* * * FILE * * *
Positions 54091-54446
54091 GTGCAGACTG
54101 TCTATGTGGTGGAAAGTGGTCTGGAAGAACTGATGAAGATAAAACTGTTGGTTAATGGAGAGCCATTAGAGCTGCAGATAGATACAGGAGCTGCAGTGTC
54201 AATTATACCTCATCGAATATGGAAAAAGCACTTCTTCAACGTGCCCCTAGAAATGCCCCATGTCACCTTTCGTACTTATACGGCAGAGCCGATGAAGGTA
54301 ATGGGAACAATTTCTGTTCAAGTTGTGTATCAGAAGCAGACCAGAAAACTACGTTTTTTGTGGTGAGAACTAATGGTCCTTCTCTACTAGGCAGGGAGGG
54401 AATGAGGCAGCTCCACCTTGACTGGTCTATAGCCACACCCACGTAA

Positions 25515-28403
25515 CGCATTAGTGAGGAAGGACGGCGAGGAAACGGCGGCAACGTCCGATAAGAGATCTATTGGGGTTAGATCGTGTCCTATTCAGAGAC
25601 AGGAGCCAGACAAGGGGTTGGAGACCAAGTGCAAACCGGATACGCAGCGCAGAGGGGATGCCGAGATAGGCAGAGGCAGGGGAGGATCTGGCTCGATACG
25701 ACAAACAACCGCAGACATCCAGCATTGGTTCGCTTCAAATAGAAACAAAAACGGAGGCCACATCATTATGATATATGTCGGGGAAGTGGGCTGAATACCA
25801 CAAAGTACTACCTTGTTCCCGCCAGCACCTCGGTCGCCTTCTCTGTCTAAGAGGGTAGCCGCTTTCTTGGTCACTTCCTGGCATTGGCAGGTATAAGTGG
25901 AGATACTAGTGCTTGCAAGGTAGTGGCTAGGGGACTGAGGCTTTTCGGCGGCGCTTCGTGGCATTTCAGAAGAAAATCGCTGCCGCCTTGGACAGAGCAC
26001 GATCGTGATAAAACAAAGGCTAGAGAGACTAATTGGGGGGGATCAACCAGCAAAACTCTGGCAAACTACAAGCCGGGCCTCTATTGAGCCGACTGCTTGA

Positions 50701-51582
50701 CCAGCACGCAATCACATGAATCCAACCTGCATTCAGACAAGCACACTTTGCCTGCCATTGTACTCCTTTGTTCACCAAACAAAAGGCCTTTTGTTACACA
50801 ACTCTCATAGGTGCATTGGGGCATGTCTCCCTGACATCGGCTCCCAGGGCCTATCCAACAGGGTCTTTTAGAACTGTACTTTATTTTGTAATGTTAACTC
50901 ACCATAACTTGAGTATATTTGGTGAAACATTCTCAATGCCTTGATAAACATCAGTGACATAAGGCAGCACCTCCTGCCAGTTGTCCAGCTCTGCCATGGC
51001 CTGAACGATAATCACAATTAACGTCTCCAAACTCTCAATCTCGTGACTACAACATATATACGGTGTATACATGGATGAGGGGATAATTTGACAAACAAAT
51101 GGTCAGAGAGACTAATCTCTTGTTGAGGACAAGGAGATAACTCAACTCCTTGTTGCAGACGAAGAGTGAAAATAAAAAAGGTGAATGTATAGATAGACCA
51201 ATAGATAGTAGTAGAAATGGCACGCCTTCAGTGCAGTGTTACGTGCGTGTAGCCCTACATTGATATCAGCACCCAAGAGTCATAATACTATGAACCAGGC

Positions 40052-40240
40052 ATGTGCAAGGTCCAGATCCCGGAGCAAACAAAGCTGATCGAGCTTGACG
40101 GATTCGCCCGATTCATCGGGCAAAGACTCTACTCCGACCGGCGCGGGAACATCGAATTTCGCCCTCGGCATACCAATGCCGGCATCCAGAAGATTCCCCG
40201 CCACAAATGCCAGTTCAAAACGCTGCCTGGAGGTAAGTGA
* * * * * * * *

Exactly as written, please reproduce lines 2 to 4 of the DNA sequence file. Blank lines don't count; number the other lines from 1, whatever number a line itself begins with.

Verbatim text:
54091 GTGCAGACTG
54101 TCTATGTGGTGGAAAGTGGTCTGGAAGAACTGATGAAGATAAAACTGTTGGTTAATGGAGAGCCATTAGAGCTGCAGATAGATACAGGAGCTGCAGTGTC
54201 AATTATACCTCATCGAATATGGAAAAAGCACTTCTTCAACGTGCCCCTAGAAATGCCCCATGTCACCTTTCGTACTTATACGGCAGAGCCGATGAAGGTA